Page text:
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Building the Perfect Wine Cellar.

“Wine is the most civilized thing in the world.” ~Ernest Hemingway

There is little that symbolizes our sense of romance more perfectly than a bottle of wine. Wine becomes the embodiment of celebration and merriment as we raise our glasses, make our heartfelt toasts and clink our glasses!

Today, more homeowners are discovering the pleasures of storing wine in their homes. Wine cellars, once considered an indulgence, have become more accessible, convenient and practical. There are a wide variety of options available, ranging from a small under counter cooler to a walk-in wine cellar with an adjacent “grotto” tasting room. Small coolers can store 25 to 100 bottles; larger refrigerated cabinet units can hold up to 500 bottles. With a walk-in cellar the sky is the limit, and it will accommodate the wines that are ready to drink now as well as that special Napa Cabernet or French Bordeaux that will improve over years of cellaring.

For many years, my own “wine cellar” was a spare closet in the basement, a marginal solution at best. I became inspired to design and build my own real wine cellar after Robin and I attended a meeting in the Napa Valley area. We spent an extra five days touring the vineyards and sampling many wonderful wines. After seeing some incredible wine cellars and tasting rooms, our old closet in the basement no longer measured up! However, there was a 6’ by 7’ corner of my basement workshop next to the family room that I really wasn’t using to its potential . . .

I began my education on wine cellar construction. The three enemies of wine are heat, light and vibration. Of these, heat is the major concern. Most experts agree that a constant temperature of about 55 degrees Fahrenheit and a relative humidity of 60 to 70% are ideal for long-term wine storage. Temperature fluctuations can push wine past the cork as it expands and suck air into the bottle as it cools, increasing the ullage and therefore the amount of oxygen. The addition of oxygen can age wine prematurely.

As I started to gather information regarding wine cellars, I mistakenly believed that a basement area would be a suitable place to site a passively cooled cellar. I read the only book that I could find on wine cellar construction and the author convinced me that it is extremely difficult to regulate the temperature in a passively cooled wine cellar. In fact he recommends insulating all walls equally, even the side facing the foundation. The book, “How and Why to Build a Wine Cellar, 3rd Edition” by Richard M. Gold, Ph.D. is available on Amazon.COM and is full of great information. I also gleaned many details for wine racking from racking suppliers on the Internet.

Here are a few of my notes on the construction of my cellar:

    Standard 2x4 or 2x6 framing is fine as long as you can fit the required insulation in the walls and ceiling. You may need to “furr-out” existing framing.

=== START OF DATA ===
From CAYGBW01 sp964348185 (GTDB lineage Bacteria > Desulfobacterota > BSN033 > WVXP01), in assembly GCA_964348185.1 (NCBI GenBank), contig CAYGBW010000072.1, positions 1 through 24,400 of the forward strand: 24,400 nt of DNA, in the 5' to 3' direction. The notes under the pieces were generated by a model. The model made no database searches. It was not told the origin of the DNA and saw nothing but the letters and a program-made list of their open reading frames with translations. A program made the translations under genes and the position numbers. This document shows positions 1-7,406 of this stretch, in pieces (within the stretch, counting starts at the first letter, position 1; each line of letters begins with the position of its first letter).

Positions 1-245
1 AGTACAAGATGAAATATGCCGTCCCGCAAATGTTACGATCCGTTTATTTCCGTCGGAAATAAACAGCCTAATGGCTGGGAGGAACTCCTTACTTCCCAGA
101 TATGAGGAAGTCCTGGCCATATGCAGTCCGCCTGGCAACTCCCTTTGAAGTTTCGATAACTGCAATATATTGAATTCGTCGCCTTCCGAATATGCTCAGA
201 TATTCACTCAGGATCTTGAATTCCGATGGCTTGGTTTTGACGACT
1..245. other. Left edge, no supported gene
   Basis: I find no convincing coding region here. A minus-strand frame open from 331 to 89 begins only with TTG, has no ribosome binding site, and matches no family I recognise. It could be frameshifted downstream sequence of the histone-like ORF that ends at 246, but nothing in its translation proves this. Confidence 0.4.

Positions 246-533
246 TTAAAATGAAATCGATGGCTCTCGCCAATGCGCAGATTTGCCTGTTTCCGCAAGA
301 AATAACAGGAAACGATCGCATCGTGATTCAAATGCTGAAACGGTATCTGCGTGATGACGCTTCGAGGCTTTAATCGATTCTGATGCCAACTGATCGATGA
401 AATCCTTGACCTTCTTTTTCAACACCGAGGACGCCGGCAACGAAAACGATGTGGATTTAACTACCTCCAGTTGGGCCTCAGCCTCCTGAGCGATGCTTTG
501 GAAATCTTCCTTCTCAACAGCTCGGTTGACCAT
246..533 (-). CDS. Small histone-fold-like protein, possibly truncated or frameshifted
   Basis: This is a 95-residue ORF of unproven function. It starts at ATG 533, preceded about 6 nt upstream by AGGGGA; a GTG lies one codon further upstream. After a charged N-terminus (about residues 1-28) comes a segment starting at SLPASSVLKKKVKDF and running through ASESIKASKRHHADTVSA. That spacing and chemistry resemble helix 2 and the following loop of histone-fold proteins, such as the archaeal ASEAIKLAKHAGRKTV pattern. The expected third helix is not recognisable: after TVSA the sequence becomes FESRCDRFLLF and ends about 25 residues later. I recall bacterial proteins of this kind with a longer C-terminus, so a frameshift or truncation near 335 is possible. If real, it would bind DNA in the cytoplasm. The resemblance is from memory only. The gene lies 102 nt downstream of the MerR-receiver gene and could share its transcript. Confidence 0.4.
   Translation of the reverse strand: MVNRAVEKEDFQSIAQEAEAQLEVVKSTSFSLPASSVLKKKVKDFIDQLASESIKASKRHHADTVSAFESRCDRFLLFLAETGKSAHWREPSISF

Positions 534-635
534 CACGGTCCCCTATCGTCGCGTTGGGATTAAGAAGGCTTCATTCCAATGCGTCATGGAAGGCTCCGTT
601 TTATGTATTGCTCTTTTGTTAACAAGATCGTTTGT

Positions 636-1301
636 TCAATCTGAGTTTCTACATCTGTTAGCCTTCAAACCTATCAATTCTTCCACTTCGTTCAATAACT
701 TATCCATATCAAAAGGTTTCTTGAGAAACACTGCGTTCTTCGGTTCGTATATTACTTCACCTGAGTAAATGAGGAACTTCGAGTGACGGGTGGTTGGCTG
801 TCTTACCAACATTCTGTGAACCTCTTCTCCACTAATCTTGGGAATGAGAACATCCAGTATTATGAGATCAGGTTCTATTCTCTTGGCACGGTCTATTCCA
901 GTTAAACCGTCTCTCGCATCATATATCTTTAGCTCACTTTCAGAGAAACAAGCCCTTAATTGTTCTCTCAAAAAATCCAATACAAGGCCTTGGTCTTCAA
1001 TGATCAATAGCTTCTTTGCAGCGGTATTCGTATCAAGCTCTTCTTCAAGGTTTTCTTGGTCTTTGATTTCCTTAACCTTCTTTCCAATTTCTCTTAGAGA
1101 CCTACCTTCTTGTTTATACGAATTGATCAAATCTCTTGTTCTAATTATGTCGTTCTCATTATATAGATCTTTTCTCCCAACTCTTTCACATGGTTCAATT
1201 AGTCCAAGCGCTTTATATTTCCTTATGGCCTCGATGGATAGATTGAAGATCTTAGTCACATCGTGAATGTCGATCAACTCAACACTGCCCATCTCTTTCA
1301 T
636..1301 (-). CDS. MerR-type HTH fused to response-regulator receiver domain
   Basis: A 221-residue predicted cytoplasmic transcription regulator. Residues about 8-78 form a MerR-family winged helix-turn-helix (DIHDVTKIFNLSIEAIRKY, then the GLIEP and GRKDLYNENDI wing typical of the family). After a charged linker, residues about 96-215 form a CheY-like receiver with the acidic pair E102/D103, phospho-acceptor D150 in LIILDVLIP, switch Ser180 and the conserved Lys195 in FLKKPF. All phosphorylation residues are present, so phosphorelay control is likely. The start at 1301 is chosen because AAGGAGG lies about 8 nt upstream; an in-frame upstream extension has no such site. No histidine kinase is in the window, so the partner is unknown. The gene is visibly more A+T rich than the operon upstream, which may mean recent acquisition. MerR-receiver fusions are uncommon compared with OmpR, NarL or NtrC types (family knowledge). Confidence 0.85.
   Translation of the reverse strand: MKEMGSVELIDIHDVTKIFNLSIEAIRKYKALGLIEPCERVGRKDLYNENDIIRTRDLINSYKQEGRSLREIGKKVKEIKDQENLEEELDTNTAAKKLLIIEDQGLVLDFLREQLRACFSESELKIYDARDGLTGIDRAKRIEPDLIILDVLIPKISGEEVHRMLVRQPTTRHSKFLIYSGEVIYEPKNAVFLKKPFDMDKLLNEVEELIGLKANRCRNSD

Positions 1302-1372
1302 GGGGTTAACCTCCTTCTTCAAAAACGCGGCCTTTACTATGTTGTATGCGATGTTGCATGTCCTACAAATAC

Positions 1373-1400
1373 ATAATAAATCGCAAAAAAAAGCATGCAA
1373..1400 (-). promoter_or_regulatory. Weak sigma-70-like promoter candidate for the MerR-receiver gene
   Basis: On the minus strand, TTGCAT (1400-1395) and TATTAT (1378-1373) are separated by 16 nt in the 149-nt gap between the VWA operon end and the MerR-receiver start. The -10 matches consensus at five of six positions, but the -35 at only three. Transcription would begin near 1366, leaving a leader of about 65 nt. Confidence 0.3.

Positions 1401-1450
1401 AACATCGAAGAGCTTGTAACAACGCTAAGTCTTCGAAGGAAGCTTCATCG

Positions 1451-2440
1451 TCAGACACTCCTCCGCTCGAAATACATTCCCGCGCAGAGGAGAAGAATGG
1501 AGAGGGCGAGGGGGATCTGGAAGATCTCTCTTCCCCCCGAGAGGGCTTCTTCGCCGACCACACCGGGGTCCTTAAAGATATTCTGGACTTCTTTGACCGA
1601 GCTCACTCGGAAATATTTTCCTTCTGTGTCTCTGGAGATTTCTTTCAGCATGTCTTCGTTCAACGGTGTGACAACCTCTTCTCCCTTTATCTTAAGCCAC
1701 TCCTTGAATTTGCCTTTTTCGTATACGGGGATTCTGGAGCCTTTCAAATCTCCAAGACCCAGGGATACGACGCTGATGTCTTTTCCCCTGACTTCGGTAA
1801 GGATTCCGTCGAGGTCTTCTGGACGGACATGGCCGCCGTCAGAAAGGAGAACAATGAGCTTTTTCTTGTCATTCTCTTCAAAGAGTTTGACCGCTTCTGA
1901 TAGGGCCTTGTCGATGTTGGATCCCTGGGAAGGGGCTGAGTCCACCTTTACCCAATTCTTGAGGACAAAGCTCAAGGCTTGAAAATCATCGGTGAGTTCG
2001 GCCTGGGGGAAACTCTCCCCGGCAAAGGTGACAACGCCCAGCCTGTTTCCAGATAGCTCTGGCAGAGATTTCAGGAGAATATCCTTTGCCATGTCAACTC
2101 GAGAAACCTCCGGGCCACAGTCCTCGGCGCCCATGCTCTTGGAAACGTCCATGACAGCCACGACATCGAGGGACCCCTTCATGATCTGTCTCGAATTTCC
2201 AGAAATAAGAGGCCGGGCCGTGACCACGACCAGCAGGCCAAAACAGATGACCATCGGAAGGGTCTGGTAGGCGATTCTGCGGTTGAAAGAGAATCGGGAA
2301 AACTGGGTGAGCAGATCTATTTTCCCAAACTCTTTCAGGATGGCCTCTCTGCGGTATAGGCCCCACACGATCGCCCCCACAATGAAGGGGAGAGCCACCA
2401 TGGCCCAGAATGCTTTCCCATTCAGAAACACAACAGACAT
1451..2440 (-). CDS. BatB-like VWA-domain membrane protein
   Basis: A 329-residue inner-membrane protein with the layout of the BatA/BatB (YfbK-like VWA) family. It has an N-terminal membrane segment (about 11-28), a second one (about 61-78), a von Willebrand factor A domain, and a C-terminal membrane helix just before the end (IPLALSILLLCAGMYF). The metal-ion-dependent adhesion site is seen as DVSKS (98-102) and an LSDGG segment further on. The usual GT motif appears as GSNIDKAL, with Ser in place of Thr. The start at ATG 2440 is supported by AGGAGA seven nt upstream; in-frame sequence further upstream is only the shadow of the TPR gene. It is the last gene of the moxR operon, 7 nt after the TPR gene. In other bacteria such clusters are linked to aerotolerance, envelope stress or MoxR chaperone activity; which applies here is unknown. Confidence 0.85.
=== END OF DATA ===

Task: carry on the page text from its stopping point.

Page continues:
A vapor barrier is required if refrigeration is used. The plastic should be applied to the warm side of the wall and ceiling. In this case that would the exterior of the cellar.

    The general rule of thumb is “more the better”. Minimum requirements are R-19 in the walls and R-30 in the ceiling. You can use fiberglass batts, Styrofoam or foil-face rigid insulation, sprayed foam or blown-in insulation. Use whatever works in your situation.

    I used Tyvek on the interior of the walls and ceiling, and taped the joints to further limit any migration of air.

    You can use a wide variety of wood paneling including cedar, mahogany and redwood. This is generally left without any sealer or finish so that moisture is not trapped under the finish. Drywall can be used if it is the moisture resistant green board type. It can be painted with mildew resistant latex paint.

    An exterior grade door must be installed as a cellar door. It is very important to have complete weather-stripping on the jamb and a good quality sweep on the bottom. Any glass inserts must be double-pane insulating glass.

    Tile can be used, but a concrete floor can be fine as is or stained with an opaque concrete stain.

    Lighting can really enhance the ambience of a cellar. Use dimmers to control the brightness (and the heat!). Rope lighting is easy to install and can be used for display areas.

    There are several different types of cooling systems including units that exhaust into an adjacent room and split systems that have condensing units located outside the house. We used a “WhisperCool” through wall unit and it is performing beautifully. Whatever unit you use should be sized for the cubic space that you have.

    The possibilities are numerous and range from boards on cement blocks to custom designed racking that looks like it came from the finest furniture craftsman. I used red cedar to match the paneling and left it unfinished.

Everett Pollard is president and senior designer of Northcape Design Build in Sunapee, N.H. To view pictures of his projects, visit and click on “portfolio”.